Some people never get tried of working alone.  I am not one of those people.  As a garden designer, collaboration with clients is usual, but not collaboration with other designers.   The collective nature of work, in general, is of interest to me.  NIPPaysage is a landscape architecture firm out of Montreal  I wanted to know more about.   Especially because of its shared synergy.  Mathieu Casavant was kind enough to answer a few questions.

PO:  I read on your website that NIPPaysage consider themselves a "new wave of landscape architects."  In what way?  How would you define the previous profession of landscape architects?

MC:  Good question!  After working for a couple of years with well-established firms in the US, we decided to establish our own practice back in Montreal, which was kind of gutsy considering we didn't have much experience or know the local market. 

Montreal is trying to define itself as a design city, but there are only a few new landscape architecture firms that have started up since we graduated...back in 1998!  It is sad to say we can probably count on the fingers of one hand how many have survived and still offer fresh and inspired work.
Le Bon Arbre Au Bon Endroit
Jardin Metis, Canada
A temporary garden presented in collaboration with Hydro-Quebec for the Metis Internatinal Garden Festival.  Le bon arbre au bon endroit reminds us that planting the right tree in the right place makes good sense.  Above. thousands of birds perched on dozens of cables surround he garden.  On the ground, the project has evolved over a three year period:  2008-wire reel garden, 2009-hammock garden and 2010-giant picnic table garden.

So I guess that even after 10 years, we still offer something new because more established firms have to keep ourselves exposed to new challenges and not repeat ourselves, which means we are always discovering new aspects of the profession.  This keeps the energy level up and things never get dull or predictable. 

Currently, we are simultaneously working on a temporary urban art piece (paint job) for a downtown plaza, the delicate restoration of the cross on the summit of historic Mount-Royal and a large brand new mixed use development for 10,000 people near Delhi (India).

Dealing with the various scales, realities and contexts is really exciting and allows us to avoid niche-based recipes.  We want to integrate sustainability components in our work, not only in a functional way, but in expressive ways, as a design starting point, like for example in "Place de l'Acadie" Park.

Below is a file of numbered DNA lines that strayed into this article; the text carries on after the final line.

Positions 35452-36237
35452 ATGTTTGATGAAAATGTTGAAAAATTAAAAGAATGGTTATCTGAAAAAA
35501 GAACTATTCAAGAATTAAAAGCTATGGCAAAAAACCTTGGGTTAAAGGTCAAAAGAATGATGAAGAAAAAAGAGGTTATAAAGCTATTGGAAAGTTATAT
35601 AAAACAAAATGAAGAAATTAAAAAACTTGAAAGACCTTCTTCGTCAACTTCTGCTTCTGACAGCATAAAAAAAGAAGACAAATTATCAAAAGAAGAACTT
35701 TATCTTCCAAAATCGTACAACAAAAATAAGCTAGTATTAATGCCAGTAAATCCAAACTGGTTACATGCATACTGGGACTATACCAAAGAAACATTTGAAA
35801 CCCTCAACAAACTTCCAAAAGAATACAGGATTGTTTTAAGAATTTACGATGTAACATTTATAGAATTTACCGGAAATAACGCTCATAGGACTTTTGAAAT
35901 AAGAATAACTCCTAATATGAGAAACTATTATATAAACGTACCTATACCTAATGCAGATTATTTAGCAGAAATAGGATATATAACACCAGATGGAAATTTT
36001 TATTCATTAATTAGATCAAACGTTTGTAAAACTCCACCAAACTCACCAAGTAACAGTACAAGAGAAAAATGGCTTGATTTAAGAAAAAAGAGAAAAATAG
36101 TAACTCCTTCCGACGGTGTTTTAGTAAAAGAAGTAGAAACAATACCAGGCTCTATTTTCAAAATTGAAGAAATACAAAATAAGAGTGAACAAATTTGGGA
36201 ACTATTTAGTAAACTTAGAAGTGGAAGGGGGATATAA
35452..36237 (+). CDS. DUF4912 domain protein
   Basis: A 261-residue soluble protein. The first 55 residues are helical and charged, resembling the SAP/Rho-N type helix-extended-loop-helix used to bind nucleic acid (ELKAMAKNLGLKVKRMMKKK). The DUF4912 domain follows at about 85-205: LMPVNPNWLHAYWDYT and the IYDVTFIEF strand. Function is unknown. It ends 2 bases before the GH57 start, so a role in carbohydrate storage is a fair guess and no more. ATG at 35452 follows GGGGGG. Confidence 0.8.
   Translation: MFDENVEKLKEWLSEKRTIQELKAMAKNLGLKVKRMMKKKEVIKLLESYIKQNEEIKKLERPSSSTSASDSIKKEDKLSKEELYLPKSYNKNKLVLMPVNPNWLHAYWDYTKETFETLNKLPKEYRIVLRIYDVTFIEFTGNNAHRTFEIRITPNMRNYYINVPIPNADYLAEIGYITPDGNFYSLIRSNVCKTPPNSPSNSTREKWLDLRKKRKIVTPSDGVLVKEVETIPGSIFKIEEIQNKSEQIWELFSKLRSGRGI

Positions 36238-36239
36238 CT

PO:  Can you elaborate on your process?  How does the  collaborative approach work.  How do you reach consensus?

MC: Over the years, I think our process has evolved to become more effective, but in general it remains a highly collaborative effort. 

We generally begin by talking and sketching about a new project.  This setting is ideal because it is improvised, people are generally relaxed and it allows us to consider the job without spending too much time analyzing the site survey or the detailed program. 

This is an opportunity to express whatever is on our mind, whether a large site consideration or a specific detail or material that seems appropriate.

Surprisingly, our discussions almost never involve negotiation or heavy compromise.  There is a strong belief that the best possible idea will feel "right" to everybody around the table...if someone is uncertain, we'll usually change the whole design orientation until we all feel it is "the one".  The basic respect and appreciation between all of us is really what guides the discussion.  If an idea is not good enough for one of us, it's probably not good enough for NIP, so we are happy to explore other directions.

Paysage Lumineux, Public Market
Boucherville, Quebec, Canada
Design and conception of art work for the new market building.  On an angular steel structure, 700 colorful jars create a canvas of the regional pastoral landscape inspired by the popular game 'Lite Brite' to represent agricultural patterns of the region

We also take pleasure superimposing anyone's lines to a drawing.  Once the design orientation has been established, someone will become the project manager and supervise its evolution from original sketch to real job!

PO:  What do you consider the areas you have the most interest in? 

MC:  We are passionate about the jobs that allow us to study and express beauty of a site, even if it has a reputation of being forgotten, ugly or useless.  Of course, we have been integrating sustainability as a large aspect of our work, but the focus remains the way people use and perceive a place...We want people to get excited about the space, to wonder what has happened here, what is going on...